There’s no App for this…
Like a carpenter or mechanic, we also use tools when we train our horses. In our field, however, our most important tools are our hands and our minds. A fancy new halter or some other shiny new piece of equipment is not a fix-all and will never be able to replace timing, feel or mindset. And building these mental and physical skills (or tools) can be challenging. After all, what exactly is ‘feel’ for example, and where is the ‘3-easy-steps’ guide to get it? Spoiler: there is no App for this!
Build a routine
Think about the great trainers or riders you look up to and admire. What is it that makes them so good? When asking myself this question, I noticed that one thing those great horsemen, trainers and riders share is a highly developed sense of awareness. They spend a lot of time and diligence honing and developing their own skills and their own ‘tools’, outside of the arena as well. Of course, every rider or trainer has their own way of developing this; from breathing techniques to meditation to yoga, and all kinds of other mental and physical practices. Study the routines your equestrian role models develop and how & why this works for them. Then go and find out what works for you! On the mental side, the more self-awareness we have, the more congruence I think the horse will feel from us; which will help to make our communication with our horses clearer and create a deeper connection (more on congruence and incongruence in my previous blog ‘Help, my once-in-a-lifetime horse has come and gone already’!😉)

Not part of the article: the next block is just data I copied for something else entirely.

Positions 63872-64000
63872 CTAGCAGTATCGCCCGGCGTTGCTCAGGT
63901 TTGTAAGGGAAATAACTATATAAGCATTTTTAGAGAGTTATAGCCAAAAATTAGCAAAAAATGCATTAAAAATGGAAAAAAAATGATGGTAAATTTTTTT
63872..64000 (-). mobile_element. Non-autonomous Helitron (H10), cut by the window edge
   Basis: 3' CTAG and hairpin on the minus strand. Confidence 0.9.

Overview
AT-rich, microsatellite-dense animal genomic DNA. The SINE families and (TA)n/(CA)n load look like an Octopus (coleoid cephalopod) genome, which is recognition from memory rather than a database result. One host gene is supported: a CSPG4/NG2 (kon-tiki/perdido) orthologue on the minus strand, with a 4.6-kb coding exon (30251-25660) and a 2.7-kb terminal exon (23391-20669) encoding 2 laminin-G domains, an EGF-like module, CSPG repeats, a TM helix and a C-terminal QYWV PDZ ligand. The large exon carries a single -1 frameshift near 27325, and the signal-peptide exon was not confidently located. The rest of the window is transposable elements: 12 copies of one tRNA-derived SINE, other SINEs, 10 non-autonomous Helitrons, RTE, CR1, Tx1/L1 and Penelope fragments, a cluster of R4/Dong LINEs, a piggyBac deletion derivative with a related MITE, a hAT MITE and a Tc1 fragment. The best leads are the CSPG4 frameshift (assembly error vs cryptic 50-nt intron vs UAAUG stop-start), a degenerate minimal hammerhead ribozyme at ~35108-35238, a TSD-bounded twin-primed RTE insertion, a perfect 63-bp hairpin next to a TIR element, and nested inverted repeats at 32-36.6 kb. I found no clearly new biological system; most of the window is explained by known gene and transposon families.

Miles on the clock
Just as there is no substitute for our own training skills, there is also no substitute for spending time in the saddle and putting ‘miles on the clock’. So get your hands on as many different horses as you can to hone your timing and your feel (and the more different horses the better, that really does make a difference here); and rack up those frequent flyer miles. This takes time, so take the time it takes and don’t get sucked into the negative spiral of perfectionism.
Ride from the inside-out!
Huh, what does she mean with that? In author John Haime’s wonderful book Ride Big, I read this wonderful analogy that I would love to share with you here. You can ride – or live – from the outside-in, meaning that outside influences you can no control over (such as what other people might say) control your inner voice, and as a result impact your whole way of riding and training. Your confidence, and as a result your whole person, will shrink. So what would the opposite look like? Riding – or living – from the inside-out means you use your inner values, compass and intuition to guide you. As a result, your confidence grows bigger, radiating out and influencing all around you – and your horse as well. So which option sounds better to you?
This is all such incredibly interesting stuff, I could literally read and talk about this for hours. But I would love to hear from you! Which part of this blog (if any 😛 ) resonated with you? And what are some of the ways you like to develop your mental and physical ‘tools’?
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